THE CELL CYCLE AND ITS SAFEGUARDS AGAINST CANCER
SOURCE: PZ Myers (Pharyngula)
Dividing cells follow a cycle.
- Most cells are in G1 (Gap 1), doing what cells do.
- Then under control of clock-like changes in specific genes, they can enter the S (synthesis) phase, when their DNA is replicated,
- followed by a G2 phase (gap 2),
- and then an actively dividing mitotic or M phase.
Each of these phases has a checkpoint where a battery of proteins survey the state of the cell and either permit the process to proceed, or block it if there are problems.
In extreme cases, the checkpoint proteins can determine that the cell is so irreparably damaged that the only option is suicide, and the cell will self destruct.
This is the process that cancer needs to disrupt if it is to continue; cancer cells typically have damaged DNA or aberrant signals flying everywhere that ought to be triggering all kinds of alarms in the checkpoint system, and either stopping cell division immediately, or activating repair mechanisms that fix the damage, or just killing the corrupted cell immediately.
One of the most critical points in this cycle is called the R or Restriction point.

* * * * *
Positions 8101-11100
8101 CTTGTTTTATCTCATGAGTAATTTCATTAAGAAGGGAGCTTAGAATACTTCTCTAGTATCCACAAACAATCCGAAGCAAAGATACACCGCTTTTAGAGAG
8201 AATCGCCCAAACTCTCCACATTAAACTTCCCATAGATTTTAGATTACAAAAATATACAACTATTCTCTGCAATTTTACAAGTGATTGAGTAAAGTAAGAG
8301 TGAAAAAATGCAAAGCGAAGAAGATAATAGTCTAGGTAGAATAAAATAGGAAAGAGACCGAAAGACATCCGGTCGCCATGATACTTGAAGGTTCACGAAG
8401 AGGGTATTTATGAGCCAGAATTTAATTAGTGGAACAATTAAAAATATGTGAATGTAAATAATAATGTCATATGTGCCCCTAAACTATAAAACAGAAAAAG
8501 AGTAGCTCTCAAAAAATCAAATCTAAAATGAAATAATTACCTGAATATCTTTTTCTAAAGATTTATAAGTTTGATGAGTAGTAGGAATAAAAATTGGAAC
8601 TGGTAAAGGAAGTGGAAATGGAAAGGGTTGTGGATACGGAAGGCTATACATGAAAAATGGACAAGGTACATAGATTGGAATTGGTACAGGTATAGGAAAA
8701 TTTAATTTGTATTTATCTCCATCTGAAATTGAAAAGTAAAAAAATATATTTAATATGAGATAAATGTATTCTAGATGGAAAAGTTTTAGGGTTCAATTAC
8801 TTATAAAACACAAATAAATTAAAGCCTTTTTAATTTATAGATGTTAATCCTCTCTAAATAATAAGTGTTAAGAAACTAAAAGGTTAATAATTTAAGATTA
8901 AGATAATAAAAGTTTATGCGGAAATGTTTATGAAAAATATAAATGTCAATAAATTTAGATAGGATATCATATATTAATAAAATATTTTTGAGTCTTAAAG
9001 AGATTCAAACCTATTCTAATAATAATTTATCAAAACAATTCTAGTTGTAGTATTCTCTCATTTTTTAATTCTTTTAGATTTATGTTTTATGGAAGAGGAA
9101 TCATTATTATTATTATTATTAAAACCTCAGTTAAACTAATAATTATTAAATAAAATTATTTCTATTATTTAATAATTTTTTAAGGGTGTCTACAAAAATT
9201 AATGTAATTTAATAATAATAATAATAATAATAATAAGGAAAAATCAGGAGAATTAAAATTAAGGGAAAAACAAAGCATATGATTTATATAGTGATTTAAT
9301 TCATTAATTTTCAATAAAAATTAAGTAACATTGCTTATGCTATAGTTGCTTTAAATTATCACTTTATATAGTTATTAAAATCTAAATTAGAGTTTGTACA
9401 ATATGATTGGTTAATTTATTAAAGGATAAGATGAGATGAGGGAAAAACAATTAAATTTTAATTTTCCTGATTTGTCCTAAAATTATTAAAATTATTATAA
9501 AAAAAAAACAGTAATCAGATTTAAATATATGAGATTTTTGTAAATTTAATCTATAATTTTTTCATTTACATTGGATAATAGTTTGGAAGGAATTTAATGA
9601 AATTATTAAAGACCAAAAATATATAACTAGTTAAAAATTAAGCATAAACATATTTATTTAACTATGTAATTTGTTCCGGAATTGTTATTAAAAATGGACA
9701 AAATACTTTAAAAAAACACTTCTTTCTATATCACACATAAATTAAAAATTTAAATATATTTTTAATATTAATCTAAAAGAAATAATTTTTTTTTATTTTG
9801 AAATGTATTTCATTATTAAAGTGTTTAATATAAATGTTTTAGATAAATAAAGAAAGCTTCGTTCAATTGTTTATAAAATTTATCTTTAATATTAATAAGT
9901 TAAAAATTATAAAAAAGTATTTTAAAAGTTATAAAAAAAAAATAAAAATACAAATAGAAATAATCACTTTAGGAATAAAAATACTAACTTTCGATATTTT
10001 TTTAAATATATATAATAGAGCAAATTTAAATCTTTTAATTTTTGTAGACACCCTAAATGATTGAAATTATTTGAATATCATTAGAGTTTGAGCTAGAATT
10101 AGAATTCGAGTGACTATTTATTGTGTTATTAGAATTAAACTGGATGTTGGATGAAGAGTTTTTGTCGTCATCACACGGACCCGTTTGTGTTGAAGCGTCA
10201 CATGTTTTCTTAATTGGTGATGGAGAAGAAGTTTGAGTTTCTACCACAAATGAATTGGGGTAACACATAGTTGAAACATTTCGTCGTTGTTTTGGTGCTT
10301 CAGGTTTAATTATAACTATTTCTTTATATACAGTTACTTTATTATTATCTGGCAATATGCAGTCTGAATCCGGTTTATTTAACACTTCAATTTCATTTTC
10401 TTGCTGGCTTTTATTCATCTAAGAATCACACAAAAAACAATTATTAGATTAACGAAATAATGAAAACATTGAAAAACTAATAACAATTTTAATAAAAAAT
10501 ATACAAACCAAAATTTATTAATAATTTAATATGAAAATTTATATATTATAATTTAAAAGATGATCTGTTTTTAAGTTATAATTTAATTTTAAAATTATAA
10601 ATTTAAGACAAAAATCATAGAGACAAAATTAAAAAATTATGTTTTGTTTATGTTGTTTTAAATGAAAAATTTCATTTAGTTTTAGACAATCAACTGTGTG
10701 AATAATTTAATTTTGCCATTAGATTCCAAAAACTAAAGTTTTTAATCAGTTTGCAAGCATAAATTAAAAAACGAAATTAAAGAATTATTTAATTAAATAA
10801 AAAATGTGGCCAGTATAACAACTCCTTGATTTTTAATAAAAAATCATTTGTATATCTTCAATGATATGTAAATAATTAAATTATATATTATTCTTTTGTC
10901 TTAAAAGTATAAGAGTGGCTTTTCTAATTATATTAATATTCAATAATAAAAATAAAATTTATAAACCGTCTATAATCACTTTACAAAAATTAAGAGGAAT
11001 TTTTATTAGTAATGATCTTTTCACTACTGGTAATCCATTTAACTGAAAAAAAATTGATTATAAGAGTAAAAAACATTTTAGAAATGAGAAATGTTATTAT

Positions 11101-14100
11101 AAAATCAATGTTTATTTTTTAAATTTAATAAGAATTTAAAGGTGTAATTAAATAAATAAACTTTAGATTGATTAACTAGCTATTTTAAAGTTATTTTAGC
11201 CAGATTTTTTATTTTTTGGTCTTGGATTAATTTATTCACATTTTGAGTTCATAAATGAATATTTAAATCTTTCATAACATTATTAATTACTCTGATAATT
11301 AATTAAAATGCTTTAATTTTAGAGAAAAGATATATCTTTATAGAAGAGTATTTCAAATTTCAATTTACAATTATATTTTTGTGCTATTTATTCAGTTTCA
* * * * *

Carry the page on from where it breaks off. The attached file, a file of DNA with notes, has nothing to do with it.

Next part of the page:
- Prior to the R point, the cell is sensitive to external signals that can induce cell division;
- after this point, the cell no longer pays attention to those signals, because it is on a rigidly programmed track towards completing cell division.
The R point is that last fateful moment of decision before the cell commits to dividing.
Standing at this point is an essential guardian of the cell cycle, pRb. This protein is an inhibitor of cell division, acting as a tumor suppressor gene. It’s the guard at the gate, and it must be satisfied that all is well in the cell before it will allow division to continue.
pRb’s default mode is to stop cell division, but it receives signals from a wide array of pathways that can tell it to stand down and let the process continue.
Control of this gene is complicated because it is so essential to well-regulated cell division: look at it here, standing sentry just above the yellow R point, with all these other pathways talking to it.
I think you can see how this gene can contribute to cancer when it’s defective. Shoot the guard, open the gate wide, and allow cell divisions to proceed unchecked.
This passage is a part of PZ Myers’ much longer critique of an article on the evolution of cancer by two physicists, Paul Davies and Charles Lineweaver, ‘Cancer tumors as Metazoa 1.0: tapping genes of ancient ancestors” (Phys. Biol. 8 015001-015008).